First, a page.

§ 7 and 8. Mr. Dodds
asked the Secretary of State for War (1) how many of the 1,250,000 pairs of surplus Army boots were allowed to be sold to the public in this country; what was the average price per pair obtained for them; and how this compares with the average price per pair sold for export;
(2) how much has been realised by the sale of 1,250,000 pairs of surplus Army boots; and how this compares with the cost of the boots to his Department.
§ The Secretary of State for War (Mr. Christopher Soames)
The whole of this surplus, amounting to 1,043,000 pairs has now been disposed of. They fetched £576,000, an average of 11s. a pair. There was a fairly wide range of prices, according to condition, between 6s. and 15s. The original cost of the boots was about £1.6 million.
About 5,000 damaged pairs were permitted to be sold in this country and another 43,000 were sold here without permission. The average price of all these was 10s. a pair.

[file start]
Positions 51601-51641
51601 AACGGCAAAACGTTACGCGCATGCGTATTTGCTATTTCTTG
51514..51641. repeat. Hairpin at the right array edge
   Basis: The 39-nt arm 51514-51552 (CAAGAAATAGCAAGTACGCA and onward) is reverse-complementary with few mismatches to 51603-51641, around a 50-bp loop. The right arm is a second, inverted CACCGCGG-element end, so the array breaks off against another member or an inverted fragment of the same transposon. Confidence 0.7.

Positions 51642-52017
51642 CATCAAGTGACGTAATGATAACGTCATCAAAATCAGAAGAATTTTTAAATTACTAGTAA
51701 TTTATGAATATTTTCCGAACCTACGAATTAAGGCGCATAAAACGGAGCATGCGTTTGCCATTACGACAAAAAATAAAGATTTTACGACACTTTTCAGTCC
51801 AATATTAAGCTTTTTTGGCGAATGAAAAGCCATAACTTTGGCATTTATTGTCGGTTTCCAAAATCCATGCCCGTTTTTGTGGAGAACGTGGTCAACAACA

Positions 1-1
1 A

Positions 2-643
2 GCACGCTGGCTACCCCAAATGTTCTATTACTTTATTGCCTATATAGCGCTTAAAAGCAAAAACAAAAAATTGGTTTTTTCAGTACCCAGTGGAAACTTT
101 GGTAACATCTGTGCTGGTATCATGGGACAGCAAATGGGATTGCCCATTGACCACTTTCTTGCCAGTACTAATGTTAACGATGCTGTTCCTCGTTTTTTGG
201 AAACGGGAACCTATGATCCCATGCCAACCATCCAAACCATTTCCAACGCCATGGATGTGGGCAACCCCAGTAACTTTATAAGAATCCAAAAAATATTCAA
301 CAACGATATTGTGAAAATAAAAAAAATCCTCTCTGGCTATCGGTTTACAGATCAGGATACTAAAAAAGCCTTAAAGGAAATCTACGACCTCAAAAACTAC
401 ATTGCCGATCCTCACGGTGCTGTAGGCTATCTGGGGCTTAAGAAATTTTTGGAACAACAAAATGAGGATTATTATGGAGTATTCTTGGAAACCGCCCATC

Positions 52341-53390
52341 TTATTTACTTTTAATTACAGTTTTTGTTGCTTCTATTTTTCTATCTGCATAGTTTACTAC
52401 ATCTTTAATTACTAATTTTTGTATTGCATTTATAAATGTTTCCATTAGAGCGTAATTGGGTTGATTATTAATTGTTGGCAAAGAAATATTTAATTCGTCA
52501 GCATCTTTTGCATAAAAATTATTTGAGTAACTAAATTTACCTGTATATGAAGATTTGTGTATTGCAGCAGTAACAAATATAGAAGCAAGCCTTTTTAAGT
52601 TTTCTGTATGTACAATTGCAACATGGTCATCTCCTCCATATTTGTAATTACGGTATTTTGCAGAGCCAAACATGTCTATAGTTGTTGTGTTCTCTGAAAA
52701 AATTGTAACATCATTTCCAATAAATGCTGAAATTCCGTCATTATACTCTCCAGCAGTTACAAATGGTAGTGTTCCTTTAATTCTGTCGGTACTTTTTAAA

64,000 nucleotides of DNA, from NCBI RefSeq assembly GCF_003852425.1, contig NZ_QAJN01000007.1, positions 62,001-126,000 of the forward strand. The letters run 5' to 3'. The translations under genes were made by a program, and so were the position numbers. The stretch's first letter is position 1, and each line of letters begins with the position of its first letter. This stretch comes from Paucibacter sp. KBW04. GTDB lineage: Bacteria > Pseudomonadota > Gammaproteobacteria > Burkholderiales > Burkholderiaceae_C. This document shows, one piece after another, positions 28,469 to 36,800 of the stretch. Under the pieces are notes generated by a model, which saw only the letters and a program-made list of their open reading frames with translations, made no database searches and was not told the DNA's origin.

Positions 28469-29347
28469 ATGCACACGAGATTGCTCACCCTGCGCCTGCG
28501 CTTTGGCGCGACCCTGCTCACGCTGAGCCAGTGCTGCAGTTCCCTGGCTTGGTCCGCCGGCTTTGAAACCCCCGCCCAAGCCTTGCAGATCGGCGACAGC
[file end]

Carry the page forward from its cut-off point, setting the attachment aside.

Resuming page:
I must add that I have disclosed these prices because of the interest which has been focused on this particular case. The disclosure should not be taken to prejudice the well-established custom whereby prices obtained in the sale of Government surplus stores are not normally made public.
§ Mr. Dodds
But why does the Secretary of State for War say it is £1.6 million when in reply to Question after Question for months it has been given as £2 million? Is not a scandalous state of affairs revealed by the Public Accounts Committee, that most of the boots should never have been ordered? Does it not reveal that more than £1 million—£1½ million—have been lost through blunders? I am now asking, who has been sacked or reprimanded for this terrible blunder, and a loss of an amount which is six or seven times the amount the Government are giving for World Refugee Year?
§ Mr. Soames
As to the first part of the hon. Gentleman's supplementary question, it is not the full 1,250,000 which were surplus. Use has been found for a number of them. That accounts for the figure of £1.6 million. As to the second part of the supplementary question, the hon. Gentleman has been told before that more than 1 million pairs became surplus not because of any over-ordering but because of a deliberate decision to reduce mobilisation stocks as the size of the Army was reduced.